MANAGED CARE December 2009. ©MediMedia USA
Success is relative. Health care costs may have actually decreased year to year during the Great Depression, when deflation was the scourge for a time, but since our records don’t go back that far, it is impossible to say for certain. This year, the rate of increase has slowed, according Segal, the consulting company. That’s better than having the rate accelerate, but nobody’s breaking out the champagne.
“Medical directors can clearly take away from this study that a lot of their employer clients are holding health plans accountable,” says Eileen Flick, vice president and director of Segal’s health technical systems.
Prescription drug prices seem to be holding steady; that is, they are expected to increase in 2010 at about the same rate that they increased in 2009.
“Drug spending by third party payers has flattened out the last few years and the trend rate is in the low single digits mostly due to generic drug pressure,” says Tim Sawyers, RPh, a member of MANAGED CARE’s editorial board. “However, pharma drug prices for the heavily promoted drugs continue to grow at three to four times the Consumer Price Index. With losses to generics, slowing drug pipelines, less innovative drugs, and the pressure on health plan formularies to limit new drug entries to nonformulary status, it’s easy to explain why pharma continues to increase prices on their existing drug portfolios at an alarming rate.”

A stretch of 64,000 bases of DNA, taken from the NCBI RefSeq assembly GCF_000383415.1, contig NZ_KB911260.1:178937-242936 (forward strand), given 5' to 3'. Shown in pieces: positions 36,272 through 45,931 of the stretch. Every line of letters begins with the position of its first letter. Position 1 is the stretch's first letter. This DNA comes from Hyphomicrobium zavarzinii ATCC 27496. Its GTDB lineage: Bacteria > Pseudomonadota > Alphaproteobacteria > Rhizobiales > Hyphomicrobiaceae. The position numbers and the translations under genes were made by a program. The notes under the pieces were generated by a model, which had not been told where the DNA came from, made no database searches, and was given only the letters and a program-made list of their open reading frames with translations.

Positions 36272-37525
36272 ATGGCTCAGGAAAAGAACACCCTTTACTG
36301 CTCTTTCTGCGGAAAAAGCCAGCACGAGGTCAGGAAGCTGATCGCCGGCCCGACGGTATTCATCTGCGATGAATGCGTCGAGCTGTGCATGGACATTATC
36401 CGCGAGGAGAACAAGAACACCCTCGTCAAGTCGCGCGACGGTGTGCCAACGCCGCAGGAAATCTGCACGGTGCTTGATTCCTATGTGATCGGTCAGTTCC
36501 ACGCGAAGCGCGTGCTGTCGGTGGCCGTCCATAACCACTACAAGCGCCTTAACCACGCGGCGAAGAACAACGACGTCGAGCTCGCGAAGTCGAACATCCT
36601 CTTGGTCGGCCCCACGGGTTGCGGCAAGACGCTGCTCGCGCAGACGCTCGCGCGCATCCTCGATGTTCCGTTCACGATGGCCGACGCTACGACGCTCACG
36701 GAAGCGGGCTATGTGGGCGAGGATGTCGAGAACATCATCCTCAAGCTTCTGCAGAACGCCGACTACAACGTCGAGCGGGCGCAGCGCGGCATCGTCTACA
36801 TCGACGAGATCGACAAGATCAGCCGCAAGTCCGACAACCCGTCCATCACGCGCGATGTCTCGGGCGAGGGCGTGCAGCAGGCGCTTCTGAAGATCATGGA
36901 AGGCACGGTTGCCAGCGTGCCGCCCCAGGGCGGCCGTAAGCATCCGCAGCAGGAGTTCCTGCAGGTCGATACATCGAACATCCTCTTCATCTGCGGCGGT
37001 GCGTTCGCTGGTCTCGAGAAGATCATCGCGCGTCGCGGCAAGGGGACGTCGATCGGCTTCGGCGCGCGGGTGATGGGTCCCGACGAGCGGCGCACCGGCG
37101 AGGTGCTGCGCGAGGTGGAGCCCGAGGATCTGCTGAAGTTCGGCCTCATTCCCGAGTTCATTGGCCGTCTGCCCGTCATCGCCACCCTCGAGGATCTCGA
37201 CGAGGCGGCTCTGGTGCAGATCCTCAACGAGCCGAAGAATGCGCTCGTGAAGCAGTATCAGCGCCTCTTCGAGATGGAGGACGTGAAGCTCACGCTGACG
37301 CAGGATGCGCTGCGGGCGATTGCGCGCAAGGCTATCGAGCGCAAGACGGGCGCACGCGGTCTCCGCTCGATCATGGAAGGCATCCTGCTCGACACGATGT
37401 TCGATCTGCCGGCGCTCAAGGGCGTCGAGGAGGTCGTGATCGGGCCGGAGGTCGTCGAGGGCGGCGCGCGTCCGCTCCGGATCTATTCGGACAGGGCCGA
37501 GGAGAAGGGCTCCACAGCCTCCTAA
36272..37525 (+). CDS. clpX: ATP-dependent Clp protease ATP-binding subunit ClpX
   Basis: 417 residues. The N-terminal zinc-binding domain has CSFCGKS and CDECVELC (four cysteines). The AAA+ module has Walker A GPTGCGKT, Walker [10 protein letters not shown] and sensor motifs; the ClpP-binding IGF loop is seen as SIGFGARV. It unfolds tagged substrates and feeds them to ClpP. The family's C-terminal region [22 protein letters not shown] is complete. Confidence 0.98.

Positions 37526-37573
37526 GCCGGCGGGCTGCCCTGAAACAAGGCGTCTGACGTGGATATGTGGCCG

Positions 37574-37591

Meanwhile, the increase in medical costs (includes pharmacy) will be more than four times as great as the annual increase in average hourly earnings and “will stand in sharp contrast to changes in the consumer price index for all urban consumers … which have been relatively flat or negative over the past 12 months,” according to the 2010 Segal Health Plan Cost Trend Survey.
Expect employers to want to see innovative methods to keep costs from going up at an even higher rate, says Flick.
Projected medical and prescription drug spending, 2007–2010
* Plans where the deductible is at least the minimum health savings account level required by the Internal Revenue Service ($1,200 single, $2,400 family in 2010).
** In 2010, prescription drug carve-out data were captured for retail and mail order combined.
Source: 2010 Segal Health Plan Trend Survey http://www.segalco.com/publications/surveysandstudies/2010trendsurvey.pdf
PPOs/POS plans (with primary care gatekeepers)
Prescription drug trend (mail order)**
Fee for service/indemnity
High-deductible health plans*
Prescription drug trend (retail)
Open-access PPOs/POS plans